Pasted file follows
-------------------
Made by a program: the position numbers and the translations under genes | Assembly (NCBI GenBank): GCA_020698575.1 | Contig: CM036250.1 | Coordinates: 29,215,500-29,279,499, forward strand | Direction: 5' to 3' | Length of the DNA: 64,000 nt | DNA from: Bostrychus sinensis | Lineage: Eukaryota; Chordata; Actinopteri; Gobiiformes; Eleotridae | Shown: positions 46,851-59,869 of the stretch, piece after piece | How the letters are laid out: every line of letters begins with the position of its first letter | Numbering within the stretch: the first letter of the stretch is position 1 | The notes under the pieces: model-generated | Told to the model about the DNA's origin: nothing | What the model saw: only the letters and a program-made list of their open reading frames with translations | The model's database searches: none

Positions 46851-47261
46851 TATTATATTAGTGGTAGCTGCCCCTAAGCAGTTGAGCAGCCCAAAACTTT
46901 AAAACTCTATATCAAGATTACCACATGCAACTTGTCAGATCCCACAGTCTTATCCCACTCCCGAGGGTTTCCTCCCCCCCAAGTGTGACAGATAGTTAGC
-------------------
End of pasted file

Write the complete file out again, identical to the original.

Made by a program: the position numbers and the translations under genes | Assembly (NCBI GenBank): GCA_020698575.1 | Contig: CM036250.1 | Coordinates: 29,215,500-29,279,499, forward strand | Direction: 5' to 3' | Length of the DNA: 64,000 nt | DNA from: Bostrychus sinensis | Lineage: Eukaryota; Chordata; Actinopteri; Gobiiformes; Eleotridae | Shown: positions 46,851-59,869 of the stretch, piece after piece | How the letters are laid out: every line of letters begins with the position of its first letter | Numbering within the stretch: the first letter of the stretch is position 1 | The notes under the pieces: model-generated | Told to the model about the DNA's origin: nothing | What the model saw: only the letters and a program-made list of their open reading frames with translations | The model's database searches: none

Positions 46851-47261
46851 TATTATATTAGTGGTAGCTGCCCCTAAGCAGTTGAGCAGCCCAAAACTTT
46901 AAAACTCTATATCAAGATTACCACATGCAACTTGTCAGATCCCACAGTCTTATCCCACTCCCGAGGGTTTCCTCCCCCCCAAGTGTGACAGATAGTTAGC